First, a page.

Nine Critical Blogging Mistakes to Avoid

Nine Critical Blogging Mistakes to Avoid

The old “Write it and they will come” adage doesn’t work anymore in the online world, where cybersurfers expect a constant stream of interesting, compelling, up-to-date content that doesn’t scream, “Buy my products and services now!” Unfortunately, few small to midsized businesses have the time or resources to master the blogging world. To help, we’ve enlisted two blogging experts to highlight the nine mistakes that bloggers make on a daily basis on the Web.

Amanda Vega, formerly a paid blogger for America Online and current CEO of marketing consultancy Amanda Vega Consulting in Scottsdale, Arizona, and social media guru Jon Carpenter, senior manager of digital strategy at public relations firm Strat@comm in Washington, D.C. provide these major blogging bloopers that all companies should avoid:

Deleting the Negatives: “Do not delete all negative commentary from your blog,” Vega says. “It’s good to have controversy. The public is more concerned with your answer than the original complaint.”

Ignoring Interactive Questions: Remember to actually respond to the questions posed by readers. “Too often a company puts up a blog and leaves it there without paying attention to the conversation,” Vega says.

Blogging in a Vacuum: “Define exactly what your company wants to get out of blogging based on larger communication, sales or marketing goals,” Carpenter advises. “Then, tailor the blog around those goals.”

Using Your Blog as an Ad: “Your blog should tell us more about the insight to your company and its core,” Vega says. “It should not be a shameless self-promotion.”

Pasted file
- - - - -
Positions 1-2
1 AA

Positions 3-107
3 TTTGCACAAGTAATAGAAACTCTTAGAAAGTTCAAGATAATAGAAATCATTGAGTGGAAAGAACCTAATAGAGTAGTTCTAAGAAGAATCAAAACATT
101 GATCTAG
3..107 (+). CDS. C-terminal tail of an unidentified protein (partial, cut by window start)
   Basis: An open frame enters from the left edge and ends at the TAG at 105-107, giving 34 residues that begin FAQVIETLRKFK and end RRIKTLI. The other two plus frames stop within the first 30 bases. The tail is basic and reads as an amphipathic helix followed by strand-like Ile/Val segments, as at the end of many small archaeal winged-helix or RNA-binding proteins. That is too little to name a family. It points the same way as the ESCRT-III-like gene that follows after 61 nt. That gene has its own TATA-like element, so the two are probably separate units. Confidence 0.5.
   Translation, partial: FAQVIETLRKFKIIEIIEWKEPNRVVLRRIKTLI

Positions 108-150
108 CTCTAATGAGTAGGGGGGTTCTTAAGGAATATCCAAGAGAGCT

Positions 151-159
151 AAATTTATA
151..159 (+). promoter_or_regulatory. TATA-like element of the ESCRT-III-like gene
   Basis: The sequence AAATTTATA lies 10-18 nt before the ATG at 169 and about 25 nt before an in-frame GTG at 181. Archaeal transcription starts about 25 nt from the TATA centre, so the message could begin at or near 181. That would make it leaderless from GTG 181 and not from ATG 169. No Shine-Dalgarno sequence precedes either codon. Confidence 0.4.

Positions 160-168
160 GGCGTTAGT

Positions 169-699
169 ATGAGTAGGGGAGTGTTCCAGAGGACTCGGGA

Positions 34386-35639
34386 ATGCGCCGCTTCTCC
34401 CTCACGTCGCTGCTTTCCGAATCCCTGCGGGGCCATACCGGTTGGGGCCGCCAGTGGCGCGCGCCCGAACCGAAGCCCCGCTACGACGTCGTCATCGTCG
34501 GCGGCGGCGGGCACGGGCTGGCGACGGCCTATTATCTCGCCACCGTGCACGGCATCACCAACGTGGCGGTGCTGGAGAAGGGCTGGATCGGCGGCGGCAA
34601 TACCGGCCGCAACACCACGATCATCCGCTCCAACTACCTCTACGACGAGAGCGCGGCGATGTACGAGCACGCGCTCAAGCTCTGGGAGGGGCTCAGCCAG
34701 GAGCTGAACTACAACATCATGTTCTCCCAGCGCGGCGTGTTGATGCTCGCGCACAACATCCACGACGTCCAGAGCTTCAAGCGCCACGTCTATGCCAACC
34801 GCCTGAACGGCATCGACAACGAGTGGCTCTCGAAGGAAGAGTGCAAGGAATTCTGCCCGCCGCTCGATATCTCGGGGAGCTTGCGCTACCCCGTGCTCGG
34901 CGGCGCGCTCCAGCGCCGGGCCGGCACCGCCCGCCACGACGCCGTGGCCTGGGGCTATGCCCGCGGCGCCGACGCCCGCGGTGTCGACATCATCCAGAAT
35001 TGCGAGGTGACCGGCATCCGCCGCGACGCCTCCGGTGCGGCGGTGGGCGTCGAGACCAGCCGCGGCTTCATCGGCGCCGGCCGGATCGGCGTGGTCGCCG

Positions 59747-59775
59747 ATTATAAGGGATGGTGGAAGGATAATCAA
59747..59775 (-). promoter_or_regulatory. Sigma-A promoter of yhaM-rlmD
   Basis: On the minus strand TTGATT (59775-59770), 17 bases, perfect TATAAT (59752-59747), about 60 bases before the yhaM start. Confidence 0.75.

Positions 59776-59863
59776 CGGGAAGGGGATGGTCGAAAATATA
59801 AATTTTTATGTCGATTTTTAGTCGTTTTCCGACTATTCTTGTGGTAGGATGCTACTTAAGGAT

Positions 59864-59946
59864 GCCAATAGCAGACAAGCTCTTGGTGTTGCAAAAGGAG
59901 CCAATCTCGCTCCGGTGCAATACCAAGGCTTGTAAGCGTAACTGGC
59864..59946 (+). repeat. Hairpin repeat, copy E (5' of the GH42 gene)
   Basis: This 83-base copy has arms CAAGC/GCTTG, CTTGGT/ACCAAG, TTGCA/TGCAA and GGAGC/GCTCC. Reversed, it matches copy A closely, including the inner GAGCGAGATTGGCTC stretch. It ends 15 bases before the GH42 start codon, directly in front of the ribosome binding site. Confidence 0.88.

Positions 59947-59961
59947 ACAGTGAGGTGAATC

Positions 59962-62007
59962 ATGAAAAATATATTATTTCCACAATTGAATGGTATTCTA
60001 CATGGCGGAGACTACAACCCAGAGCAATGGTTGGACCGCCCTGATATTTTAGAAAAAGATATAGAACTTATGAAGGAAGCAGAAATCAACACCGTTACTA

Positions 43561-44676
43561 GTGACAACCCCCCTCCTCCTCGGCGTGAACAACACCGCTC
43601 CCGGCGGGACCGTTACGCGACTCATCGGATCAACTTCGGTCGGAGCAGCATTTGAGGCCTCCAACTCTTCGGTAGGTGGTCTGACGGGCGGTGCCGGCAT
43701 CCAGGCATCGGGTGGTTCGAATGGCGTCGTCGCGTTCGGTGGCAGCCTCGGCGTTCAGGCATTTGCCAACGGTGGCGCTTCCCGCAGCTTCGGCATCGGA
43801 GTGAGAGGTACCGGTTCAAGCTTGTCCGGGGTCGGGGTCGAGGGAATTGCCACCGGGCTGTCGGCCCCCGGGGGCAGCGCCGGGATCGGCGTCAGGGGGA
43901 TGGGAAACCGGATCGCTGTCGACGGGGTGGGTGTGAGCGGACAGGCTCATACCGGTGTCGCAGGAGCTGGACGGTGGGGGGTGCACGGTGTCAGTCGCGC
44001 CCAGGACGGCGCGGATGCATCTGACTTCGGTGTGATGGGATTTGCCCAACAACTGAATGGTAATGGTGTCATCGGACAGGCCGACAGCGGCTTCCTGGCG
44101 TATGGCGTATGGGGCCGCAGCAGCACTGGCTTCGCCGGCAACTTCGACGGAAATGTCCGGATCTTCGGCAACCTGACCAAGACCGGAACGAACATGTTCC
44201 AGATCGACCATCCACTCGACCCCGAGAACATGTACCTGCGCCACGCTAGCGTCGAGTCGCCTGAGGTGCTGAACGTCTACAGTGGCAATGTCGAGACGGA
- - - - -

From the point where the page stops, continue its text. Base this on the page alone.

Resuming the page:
Not Leveraging Other Blogs: “Even your competitors may be able to help your cause,” Carpenter says. “So be sure to leverage the landscape of other bloggers in your topic area as effectively as possible.”

Putting Your CEO in the Limelight: “Don’t insist that your blog be maintained and written by only the CEO,” Vega says. “To be quite honest, he or she will probably not be that interesting to the public every week. It’s the collective personality and thought that make up a successful business after all, not just the CEO.”

Blogging When You’re a Poor Writer: “Blog conversations are more relaxed than The New York Times editorials, but they still need to be done in a quality manner that will complement your businesses brand,” Carpenter says.

Expecting Overnight Success … or over 10, 20 or 30 nights for that matter: “Growing a blog audience requires patience,” says Carpenter. “And [it] isn’t something that can be done overnight.”

Recycling Ad Content: “Repurposing” content that’s already been printed in corporate brochures is not blogging, according to Carpenter, who advises companies to get original when developing their online messages. “Content needs to be fresh and interesting, not re-warmed.”

Web Resources

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